This book, like her first, is deeply sad, as we follow the chilling impact of the war on different men who have a common ...more
It is interesting, full of deep and well written psychological studies of the characters. There is a mixture of invented and real historical figures, and it works well. The descriptions of attitudes to sex, hetero and homosexual are brilliant and surprising.
The class distinctions between all those shell shocked soldiers, the deeply troubled characters, a multifaceted, brilliant book. Of course , I am a woman, and ...more
Also, the pros ...more
In this book, one of the main characters, Billy Prior, suffers from an actual dual personality - going to a safe place when he is in danger - did it as a child and then again at the front - whenever under stress. But all of the other characters as well have to lead dual lives in some way or other. Really only a ...more
It was an engaging and well written book. Billy Prior, one of the main characters was a bit of a mystery, sometimes do likeable, other times, so clearly not.
Other characters we've around his story mainly, though at times they felt slightly fractured and I wondered if we had moved onto something else!
The first book was fascinating in its insights into the world of Craiglockhart's military mental hospital and the pioneering treatment of the true-life Dr. R ...more
Although this was written as a stand-alone novel, it is obviously the second part of the author’s Regeneration series of novels. There are lots of references to the first novel, which the author tries to fill us in on, but I recommend that this be read after the first novel. At the end of the first novel, Siegfried Sassoon was discharged from the mental facility and reassigned to the front in France. We also got to meet, briefly, a new character, Bil ...more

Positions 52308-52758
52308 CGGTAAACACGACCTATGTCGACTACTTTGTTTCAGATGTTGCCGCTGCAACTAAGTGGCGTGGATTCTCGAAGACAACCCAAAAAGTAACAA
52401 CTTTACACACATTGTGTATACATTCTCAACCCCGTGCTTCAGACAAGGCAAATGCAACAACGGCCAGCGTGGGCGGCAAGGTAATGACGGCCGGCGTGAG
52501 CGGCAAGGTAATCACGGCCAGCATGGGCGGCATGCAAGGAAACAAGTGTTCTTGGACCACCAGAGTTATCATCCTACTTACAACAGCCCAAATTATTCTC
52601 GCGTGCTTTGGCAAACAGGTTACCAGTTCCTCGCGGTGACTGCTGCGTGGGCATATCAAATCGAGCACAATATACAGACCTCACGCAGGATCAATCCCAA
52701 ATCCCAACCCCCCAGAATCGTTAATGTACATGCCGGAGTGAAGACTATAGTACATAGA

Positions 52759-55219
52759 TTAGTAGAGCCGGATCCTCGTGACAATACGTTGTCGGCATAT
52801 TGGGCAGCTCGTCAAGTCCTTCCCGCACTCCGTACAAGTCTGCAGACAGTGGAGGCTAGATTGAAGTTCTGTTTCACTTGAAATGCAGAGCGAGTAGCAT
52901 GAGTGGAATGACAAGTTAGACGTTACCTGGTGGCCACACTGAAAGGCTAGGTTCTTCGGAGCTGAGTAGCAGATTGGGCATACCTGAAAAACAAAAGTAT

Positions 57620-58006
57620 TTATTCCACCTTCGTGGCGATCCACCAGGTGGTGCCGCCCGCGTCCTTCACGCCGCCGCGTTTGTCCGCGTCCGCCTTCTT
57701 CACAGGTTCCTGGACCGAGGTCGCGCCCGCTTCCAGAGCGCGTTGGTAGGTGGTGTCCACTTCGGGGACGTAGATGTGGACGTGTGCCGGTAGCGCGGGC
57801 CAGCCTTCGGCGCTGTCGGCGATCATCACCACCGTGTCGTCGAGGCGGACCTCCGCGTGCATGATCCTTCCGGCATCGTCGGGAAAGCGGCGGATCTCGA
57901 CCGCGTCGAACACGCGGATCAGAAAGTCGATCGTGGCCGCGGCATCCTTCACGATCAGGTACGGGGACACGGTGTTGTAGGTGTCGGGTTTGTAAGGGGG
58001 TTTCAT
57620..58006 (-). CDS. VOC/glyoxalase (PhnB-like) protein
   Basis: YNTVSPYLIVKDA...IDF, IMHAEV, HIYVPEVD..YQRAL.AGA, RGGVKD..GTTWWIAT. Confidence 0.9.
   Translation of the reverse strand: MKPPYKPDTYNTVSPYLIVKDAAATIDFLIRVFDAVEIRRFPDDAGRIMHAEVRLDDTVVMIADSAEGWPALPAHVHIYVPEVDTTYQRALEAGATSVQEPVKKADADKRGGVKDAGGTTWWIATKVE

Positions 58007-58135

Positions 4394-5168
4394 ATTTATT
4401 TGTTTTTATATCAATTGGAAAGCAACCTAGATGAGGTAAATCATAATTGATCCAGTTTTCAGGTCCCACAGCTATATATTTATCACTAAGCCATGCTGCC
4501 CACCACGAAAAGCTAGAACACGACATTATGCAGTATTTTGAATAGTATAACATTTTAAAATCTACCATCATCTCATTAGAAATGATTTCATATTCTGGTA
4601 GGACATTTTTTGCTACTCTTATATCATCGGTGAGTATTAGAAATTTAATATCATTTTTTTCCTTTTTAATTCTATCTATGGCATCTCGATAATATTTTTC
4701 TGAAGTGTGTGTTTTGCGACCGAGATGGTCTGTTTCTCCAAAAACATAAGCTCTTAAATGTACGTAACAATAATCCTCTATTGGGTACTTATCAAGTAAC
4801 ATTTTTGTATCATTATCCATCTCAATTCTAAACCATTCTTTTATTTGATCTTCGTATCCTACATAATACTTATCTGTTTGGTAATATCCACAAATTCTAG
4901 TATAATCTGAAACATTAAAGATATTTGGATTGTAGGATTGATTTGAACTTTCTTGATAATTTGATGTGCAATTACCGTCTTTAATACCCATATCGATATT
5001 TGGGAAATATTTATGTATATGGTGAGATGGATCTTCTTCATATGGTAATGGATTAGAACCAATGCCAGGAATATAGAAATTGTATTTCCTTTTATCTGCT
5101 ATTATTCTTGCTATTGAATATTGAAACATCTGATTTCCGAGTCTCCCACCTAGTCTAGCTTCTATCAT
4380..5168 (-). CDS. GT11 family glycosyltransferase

Dr William Rivers is now treating fighter pilots whilst his former patient Billy Prior is working at the Ministry of Munitions.
Prior is asked to review the case of a conscientious objector a women he knows from his past in the working class streets of Manchester jailed for plotting to kill the prime minister David Lloyd George. Prior has his suspicions about the case believing the woman to have been set up ...more
Prior is fleshed out in this book and is interesting on a number of levels. Interesting because he is a working class boy from Lancashire, who is also an officer, a rare c ...more
Her books include the highly acclaimed Regeneration trilogy Regeneration ; The Eye in the Door , winner of the Guardian Fiction Prize; and The Ghost Road , winner of the Booker Prize; as well as seven other novels. Pat Barker is married and lives in Du ...more
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That's a very dangerous idea. It comes quite close to saying that the willingness to suffer proves the rightness of belief. But is doesn't. The most it can ever prove is the believer's sincerity. And not always that. some people just like suffering.”